What causes pseudogout?
Pseudogout develops when deposits of calcium pyrophosphate dihydrate crystals build up in the cartilage (tissue that protects your bones) of a joint. The cause of this build up is often unknown. The crystals are then released into the fluid in your joint. This causes joint pain and swelling.
Who is at risk of pseudogout?
The following factors increase a person’s risk of pseudogout:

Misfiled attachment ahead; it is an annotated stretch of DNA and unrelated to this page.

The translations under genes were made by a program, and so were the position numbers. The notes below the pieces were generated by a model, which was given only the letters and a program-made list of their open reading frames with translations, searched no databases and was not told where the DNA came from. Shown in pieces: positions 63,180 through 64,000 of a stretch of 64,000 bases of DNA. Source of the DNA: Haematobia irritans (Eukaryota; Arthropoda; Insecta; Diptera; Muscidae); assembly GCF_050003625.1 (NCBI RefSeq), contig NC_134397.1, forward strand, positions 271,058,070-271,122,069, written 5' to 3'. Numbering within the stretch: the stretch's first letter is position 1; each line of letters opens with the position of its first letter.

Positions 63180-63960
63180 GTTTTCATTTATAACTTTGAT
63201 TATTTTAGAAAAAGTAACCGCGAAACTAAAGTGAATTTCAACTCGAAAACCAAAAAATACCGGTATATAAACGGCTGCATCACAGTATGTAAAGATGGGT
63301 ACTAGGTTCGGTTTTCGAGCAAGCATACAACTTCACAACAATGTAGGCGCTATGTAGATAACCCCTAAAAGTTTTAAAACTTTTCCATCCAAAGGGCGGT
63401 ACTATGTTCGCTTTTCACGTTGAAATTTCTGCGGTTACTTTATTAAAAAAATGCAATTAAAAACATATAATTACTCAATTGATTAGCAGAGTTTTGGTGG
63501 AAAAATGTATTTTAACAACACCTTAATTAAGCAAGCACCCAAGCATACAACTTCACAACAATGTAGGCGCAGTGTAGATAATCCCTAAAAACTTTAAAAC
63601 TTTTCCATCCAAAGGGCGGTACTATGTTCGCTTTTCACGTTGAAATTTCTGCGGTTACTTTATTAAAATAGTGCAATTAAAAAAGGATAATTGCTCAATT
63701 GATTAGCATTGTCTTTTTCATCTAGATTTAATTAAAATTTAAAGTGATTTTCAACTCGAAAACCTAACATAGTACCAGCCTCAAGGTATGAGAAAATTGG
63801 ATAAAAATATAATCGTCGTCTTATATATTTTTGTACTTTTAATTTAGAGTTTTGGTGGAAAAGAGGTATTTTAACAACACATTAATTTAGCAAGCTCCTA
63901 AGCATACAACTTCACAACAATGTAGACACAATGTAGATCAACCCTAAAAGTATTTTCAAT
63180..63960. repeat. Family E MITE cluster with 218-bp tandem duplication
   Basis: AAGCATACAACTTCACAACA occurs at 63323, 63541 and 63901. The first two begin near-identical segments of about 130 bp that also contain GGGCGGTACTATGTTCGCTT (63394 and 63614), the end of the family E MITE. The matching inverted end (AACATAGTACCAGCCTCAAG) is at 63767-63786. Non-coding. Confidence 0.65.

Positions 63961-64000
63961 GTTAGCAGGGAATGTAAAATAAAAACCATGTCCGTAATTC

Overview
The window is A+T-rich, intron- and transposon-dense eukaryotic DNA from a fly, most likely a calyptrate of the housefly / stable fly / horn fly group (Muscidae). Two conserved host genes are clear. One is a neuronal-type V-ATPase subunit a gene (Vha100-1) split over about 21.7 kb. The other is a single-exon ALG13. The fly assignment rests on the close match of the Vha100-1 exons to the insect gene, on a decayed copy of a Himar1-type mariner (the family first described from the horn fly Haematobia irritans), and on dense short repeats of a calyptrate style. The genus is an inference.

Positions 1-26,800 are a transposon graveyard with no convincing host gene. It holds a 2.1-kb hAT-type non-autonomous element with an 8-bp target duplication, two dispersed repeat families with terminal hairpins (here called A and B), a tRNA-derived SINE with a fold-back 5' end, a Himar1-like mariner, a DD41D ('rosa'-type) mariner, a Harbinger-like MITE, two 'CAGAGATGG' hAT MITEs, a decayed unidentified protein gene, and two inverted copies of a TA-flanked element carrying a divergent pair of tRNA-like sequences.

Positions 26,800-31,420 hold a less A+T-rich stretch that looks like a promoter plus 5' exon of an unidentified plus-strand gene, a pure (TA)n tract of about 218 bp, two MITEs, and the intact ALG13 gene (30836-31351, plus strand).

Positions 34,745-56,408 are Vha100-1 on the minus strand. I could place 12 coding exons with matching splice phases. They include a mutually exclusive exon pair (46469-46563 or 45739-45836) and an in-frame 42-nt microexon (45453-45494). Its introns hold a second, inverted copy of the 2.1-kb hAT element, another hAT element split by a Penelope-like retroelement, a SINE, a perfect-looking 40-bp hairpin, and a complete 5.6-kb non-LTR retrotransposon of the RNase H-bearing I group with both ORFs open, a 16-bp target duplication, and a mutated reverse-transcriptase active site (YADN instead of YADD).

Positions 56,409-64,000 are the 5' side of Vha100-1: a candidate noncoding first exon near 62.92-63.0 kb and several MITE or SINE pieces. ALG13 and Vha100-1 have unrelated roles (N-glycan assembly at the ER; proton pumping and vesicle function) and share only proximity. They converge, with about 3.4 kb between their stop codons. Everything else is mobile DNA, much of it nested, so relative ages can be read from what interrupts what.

- Older than 70 years of age
- A history of pseudogout in your family
- Underactive thyroid (called hypothyroidism)
- Too much iron in your blood (called hemochromatosis)
- Low magnesium levels
- Overactive parathyroid (called hyperparathyroidism)
- Too much calcium in your blood (called hypercalcemia)
Written by familydoctor.org editorial staff